California’s stalking law, Penal Code 646.9 (PC), prohibits the intentional, malicious, and repetitive following or harassing of another person paired with a credible threat. A subset of the overall stalking law covers cyberstalking performed on an electronic device like a computer or cell phone. If you have been accused of online harassment or stalking in San Diego, please contact attorney Peter M. Liss as soon as possible.
Cyberstalking Laws in California
Cyberstalking falls under the same general law as other forms of stalking, but these activities involve an electronic means of communication, including email, phone calls, faxes, texts, social media, forums, chat rooms, and more. Some forms of cyberstalking include cyberbullying through posting humiliating information about the victim, sharing their personal information in a doxing attack, or impersonating them online to damage their reputation when these activities are done in conjunction with a credible threat. In some cases, cyberstalking may involve harassing or threatening an ex-partner, making it a form of domestic violence. Sometimes, cyberstalking can be paired with other computer crimes, such as revenge porn, swatting, or identity theft.
Penalties for Cyberstalking
First-time cyberstalking charges are typically filed as a misdemeanor, punishable for up to one year in county jail. The crime can be charged as a felony though, punishable by up to 5 years in state prison.
Misdemeanor or felony charges may also require the defendant to undergo counseling or even confinement in a mental health facility. If the harassment was for the purposes of sexual gratification or compulsion, a felony offense may even be considered a sex crime, that will result in mandatory registration as a sex offender.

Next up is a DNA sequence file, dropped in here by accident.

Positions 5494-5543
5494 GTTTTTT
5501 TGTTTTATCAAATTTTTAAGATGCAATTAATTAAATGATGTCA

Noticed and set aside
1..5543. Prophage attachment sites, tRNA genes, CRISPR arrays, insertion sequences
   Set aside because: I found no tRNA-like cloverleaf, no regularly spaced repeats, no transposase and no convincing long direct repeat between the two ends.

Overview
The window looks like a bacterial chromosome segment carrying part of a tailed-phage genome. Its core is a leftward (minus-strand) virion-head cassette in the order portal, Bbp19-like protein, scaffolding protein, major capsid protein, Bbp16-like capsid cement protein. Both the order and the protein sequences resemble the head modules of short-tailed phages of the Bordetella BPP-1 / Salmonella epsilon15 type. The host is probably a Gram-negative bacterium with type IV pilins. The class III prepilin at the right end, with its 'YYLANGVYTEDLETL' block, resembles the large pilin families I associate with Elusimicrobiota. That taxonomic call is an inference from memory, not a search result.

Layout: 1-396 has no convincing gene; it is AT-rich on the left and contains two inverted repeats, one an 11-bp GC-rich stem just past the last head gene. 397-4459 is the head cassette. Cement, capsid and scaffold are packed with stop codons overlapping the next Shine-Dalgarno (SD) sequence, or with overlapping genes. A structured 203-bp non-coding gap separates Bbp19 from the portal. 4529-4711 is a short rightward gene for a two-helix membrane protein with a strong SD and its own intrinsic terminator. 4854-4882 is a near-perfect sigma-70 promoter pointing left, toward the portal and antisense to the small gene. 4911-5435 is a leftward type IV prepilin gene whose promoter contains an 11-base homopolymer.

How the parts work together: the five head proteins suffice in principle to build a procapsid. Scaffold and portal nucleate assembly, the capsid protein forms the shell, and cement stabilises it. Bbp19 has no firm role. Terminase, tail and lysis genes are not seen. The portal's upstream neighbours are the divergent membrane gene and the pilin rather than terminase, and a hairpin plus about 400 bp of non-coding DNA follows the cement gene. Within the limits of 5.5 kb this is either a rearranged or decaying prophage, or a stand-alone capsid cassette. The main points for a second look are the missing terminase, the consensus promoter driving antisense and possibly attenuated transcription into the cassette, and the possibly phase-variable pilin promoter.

Additionally, if the victim was a romantic partner or ex-intimate partner, the activity is considered a form of domestic violence, meaning the may increase, and you may lose your ability to possess firearms. Similarly, if the victim had a restraining order against the perpetrator, the penalty is likely to be increased. In these cases, the perpetrator may also face additional charges and penalties related to the violation of their restraining order.
Fighting the Charges
Stalking (and subsequently cyberstalking) is defined under California law as willfully and maliciously harassing another person and making a credible threat intending to cause the individual to fear for their safety or the safety of their family. One of the best defenses to this crime is to show that you did not meet all elements of this crime. For example, if you sent a threatening message to a stranger when you meant to send it to a friend (who would recognize the message as a joke), you are not guilty of cyberstalking because the act was not willful or malicious.
Alternatively, if you write that you are going to steal a nuclear warhead from North Korea and blow someone’s entire state off the map, it would not be a criminal act because your threat is unrealistic and, therefore, not credible enough to violate the law.
Another defense may involve arguing that you are not the person who did the cyberstalking (remember, even if you have the IP address of a guilty party, that is not enough to convict you of a crime). You can also argue that the individual is making false allegations and that no cyberstalking actually took place.
Before attempting any defense though, please contact a criminal defense attorney, as it can be very easy to say something that may harm your case in these situations.
Contact a Criminal Lawyer Immediately
If you have been charged with cyberstalking in San Diego, do not say anything to police or prosecutors before first speaking with your attorney. Please call (760) 643-4050 to schedule a free initial consultation with Peter M. Liss.